by Quang

Question: I am currently working on a fantasy novel of my own. However, I am having problems with foreshadowing. How do authors foreshadow? What are effective ways of foreshadowing? If I have a deux ex machina, how could I foreshadow that?

Answer: The first thing I would suggest is that you don't get stressed out about this topic. Foreshadowing is not a requirement, though it is a useful technique.

Second, there are many ways you can use foreshadowing. Generally, foreshadowing is demonstrating or hinting at a potential. The potential may or may not be realized later in the story (you can have false clues or red herrings). But just making the readers aware of a potential invites them to anticipate the potential being realized later on.

Let's start with your deus ex machina.

The trouble with having a deus ex machina is that it can feel like a solution that comes out of nowhere, like a big letdown. All the effort your characters make to solve their problems seems pointless if a deity is going to just turn up in the end and impose a solution anyway. This is especially true if there has been no build-up, no suggestion that such an event might occur.

However, if you lay the groundwork for your deus ex machina, dropping in hints and clues that there is the potential for such an event occurring, then you are creating suspense and perhaps anticipation. The deus ex machina becomes part of the story, not something that appears tacked on artificially at the end.

For instance, suppose you have a impact character who has reason to expect the deus ex machina will arrive and tries to pressure the main character to change his ways in line with what is coming. The main character may ignore the warnings until the moment of crisis where he decides to heed the impact character's advice.

In fact, you don't necessarily need an impact character. You can simply plant clues regarding the possibility that your deus will arrive - perhaps evidence that it has happened before, or hints that certain people or elements of Nature are preparing for it - so that the main character pieces together the truth in time to make the right choice.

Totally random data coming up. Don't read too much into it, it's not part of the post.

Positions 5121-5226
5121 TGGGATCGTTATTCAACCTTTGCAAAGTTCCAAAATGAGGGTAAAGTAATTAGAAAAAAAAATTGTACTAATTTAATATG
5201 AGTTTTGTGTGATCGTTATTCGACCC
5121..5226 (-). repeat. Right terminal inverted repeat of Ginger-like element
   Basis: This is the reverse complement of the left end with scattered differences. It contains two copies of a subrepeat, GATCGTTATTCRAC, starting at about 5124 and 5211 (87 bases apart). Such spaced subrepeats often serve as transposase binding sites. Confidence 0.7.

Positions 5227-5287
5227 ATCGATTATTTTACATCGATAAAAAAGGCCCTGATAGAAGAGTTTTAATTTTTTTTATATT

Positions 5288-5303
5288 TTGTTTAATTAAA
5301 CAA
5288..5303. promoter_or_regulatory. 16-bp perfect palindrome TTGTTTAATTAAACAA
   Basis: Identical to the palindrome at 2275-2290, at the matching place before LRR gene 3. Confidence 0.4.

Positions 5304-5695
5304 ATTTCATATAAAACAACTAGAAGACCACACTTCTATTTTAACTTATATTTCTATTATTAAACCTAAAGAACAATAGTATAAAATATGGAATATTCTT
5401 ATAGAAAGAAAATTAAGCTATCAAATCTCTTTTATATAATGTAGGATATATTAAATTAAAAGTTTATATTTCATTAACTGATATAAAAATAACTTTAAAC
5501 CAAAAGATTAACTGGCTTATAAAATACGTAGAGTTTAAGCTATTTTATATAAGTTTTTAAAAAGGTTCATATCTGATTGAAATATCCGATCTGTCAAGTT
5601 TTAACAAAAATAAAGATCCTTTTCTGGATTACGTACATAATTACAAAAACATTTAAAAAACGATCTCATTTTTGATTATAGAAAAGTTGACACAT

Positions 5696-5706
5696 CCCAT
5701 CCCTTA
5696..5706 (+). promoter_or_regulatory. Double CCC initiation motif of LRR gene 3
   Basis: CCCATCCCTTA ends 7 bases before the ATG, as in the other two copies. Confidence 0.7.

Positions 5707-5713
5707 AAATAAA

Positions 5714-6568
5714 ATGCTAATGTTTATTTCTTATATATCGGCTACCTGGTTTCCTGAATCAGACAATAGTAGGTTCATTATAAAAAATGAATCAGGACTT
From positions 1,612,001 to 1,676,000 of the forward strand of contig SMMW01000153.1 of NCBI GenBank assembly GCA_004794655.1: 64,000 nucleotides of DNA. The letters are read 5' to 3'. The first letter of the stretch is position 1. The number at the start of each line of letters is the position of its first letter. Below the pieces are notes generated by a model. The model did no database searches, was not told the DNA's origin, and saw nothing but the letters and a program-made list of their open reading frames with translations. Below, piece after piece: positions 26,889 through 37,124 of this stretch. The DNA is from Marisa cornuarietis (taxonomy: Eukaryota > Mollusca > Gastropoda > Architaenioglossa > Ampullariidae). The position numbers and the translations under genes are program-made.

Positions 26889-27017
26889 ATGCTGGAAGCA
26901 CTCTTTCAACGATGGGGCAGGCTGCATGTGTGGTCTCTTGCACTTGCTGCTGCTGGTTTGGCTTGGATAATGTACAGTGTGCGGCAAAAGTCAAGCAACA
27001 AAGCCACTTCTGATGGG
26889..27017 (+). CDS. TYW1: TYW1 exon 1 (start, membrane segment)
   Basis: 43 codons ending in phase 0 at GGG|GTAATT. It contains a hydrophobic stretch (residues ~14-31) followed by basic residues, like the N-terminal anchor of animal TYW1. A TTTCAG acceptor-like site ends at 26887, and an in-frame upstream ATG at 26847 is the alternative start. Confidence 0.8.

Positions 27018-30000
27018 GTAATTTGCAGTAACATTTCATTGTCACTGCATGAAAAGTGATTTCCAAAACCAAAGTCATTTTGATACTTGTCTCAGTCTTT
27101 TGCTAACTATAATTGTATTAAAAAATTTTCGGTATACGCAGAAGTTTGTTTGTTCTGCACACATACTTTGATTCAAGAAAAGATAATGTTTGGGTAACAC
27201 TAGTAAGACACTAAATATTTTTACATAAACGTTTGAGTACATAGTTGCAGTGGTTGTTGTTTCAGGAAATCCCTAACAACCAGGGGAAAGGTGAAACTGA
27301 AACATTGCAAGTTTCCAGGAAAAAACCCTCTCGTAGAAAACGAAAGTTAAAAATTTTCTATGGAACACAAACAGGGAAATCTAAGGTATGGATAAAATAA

This is fun for the reader, who may also try to interpret the clues as the story progresses.

Another type of foreshadowing is when you
anticipate a character's actions at the climax.

For instance, often the main character will have a unique trait or ability that allows him to solve the crisis. You can foreshadow what is coming by presenting him/her with a little problem early on that demonstrates to the reader that your character has the potential to act in a certain way or to manifest certain special talents. For example, early in the animated film Mulan, there is an incident where Mulan helps someone win a chess game by showing him the right move. This reveals her hidden talent for strategy, foreshadowing her later success as a soldier.

Similarly, you can give a hint about a character's weakness or flaw, if that is something that will play an important role later. For instance, when Indiana Jones is frightened by someone's pet snake, it foreshadows the challenge he faces later on when he encounters a room containing hundreds of vipers.

You can also demonstrate the potential of objects. For instance, in fantasy it is common to have an object display unusual properties, which is a way of foreshadowing its potential for being used to do evil acts later on.

Or you can hint at the potential of a location. For instance, if your castle is dark and foreboding, full of bones, or has nasty servants running around, there is an obvious potential for wicked deeds to be done there.

Another variation of foreshadowing is to show a problem in its infancy. For instance, a hairline crack forming in a dam can foreshadow the dam breaking - especially if the crack is unnoticed or dismissed by the characters.

Also, there is a type of foreshadowing called Chekhov's Gun, in which you present an object with obvious potential so that the reader anticipates its use. It's a way of setting the stage for what is to come. For instance, if King Arthur pulls a sword out of a stone, the reader will probably be disappointed if he never engages in a sword fight. If your characters stumble on a magic book, they darn well need to use it, or else what's the point?

I should add that sometimes you can reveal potential through dialogue (for instance, if a character expresses his belief in a potential or his worries about what might happen). And you can also have the narrator hint at potentials - since the narrator already knows what will happen.

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